- Last Updated on Wednesday, 13 June 2012 00:00
- Published on Wednesday, 13 June 2012 00:00
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This French chair came from an estate sale, the owner having bought it for $5. He thinks the wood is walnut. It shows evidence of many slipcoverings, and the surviving fabric on the rear of the back appears to be silk. It is structurally sound, as evidenced by the modern braces strengthening the legs to the seat frame. He asks if it is worth restoring.
This is an excellent French chair, well worthy of a good restoration. The style is Louis XV, with its distinctive cabriole legs and medallion back. It dates from the late Second Empire or early Third Republic,1870, when the French returned to earlier motifs for their inspiration.
The French experienced a similar nostalgia for the earlier periods of design that we did in America. We refer to the American return to the early styles as Centennial because it took place at the time of the American Centennial, which historically coincided with the dawning of the Third Republic in France.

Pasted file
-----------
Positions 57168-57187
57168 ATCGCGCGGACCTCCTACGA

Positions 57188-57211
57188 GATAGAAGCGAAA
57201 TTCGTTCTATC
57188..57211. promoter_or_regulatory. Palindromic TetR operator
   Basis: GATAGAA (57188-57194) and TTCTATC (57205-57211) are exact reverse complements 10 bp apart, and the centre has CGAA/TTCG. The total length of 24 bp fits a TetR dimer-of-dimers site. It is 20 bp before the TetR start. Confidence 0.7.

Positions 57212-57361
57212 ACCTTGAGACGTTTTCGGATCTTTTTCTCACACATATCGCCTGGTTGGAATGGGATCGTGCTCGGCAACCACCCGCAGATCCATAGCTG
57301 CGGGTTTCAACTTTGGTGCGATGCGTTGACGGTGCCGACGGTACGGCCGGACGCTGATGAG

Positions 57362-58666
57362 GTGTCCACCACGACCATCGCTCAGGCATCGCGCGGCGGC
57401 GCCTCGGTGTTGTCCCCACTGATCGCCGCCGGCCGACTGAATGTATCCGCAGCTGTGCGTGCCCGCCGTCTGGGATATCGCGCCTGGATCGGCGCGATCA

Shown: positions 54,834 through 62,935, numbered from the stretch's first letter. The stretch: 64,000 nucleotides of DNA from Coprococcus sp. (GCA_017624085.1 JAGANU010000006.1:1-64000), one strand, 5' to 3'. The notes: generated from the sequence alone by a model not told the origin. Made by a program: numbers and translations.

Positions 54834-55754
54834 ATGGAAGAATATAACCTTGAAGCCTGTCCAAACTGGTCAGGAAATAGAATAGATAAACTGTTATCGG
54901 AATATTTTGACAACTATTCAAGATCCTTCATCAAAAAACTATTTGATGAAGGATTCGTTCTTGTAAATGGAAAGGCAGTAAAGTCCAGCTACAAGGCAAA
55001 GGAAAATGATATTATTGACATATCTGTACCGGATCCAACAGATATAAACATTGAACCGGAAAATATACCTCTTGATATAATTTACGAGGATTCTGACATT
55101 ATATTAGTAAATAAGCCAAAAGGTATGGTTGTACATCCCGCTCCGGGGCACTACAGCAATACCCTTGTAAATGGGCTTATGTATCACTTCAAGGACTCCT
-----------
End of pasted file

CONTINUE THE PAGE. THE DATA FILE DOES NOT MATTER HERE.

French furniture remains popular in this country, particularly in urban areas. The interest is less in the South, except for Louisiana, and in rural regions. Properly upholstered, this chair would be worth $350. If we could determine that it is not from the third quarter of the nineteenth century, but is an original from the mid-eighteenth century, the value would be several times greater.
As to the restoration, I recommend a simple design with a gold or silver background, and if the old fabric on the back is to be covered, I suggest leaving it under the new application. It is part of the chair's history, particularly if it is original. The upholsterer should be able to determine at what stage it was applied.
Clearly this chair was part of a parlor or dining room suite. It has classic lines, and should be saved as a great relic of its period.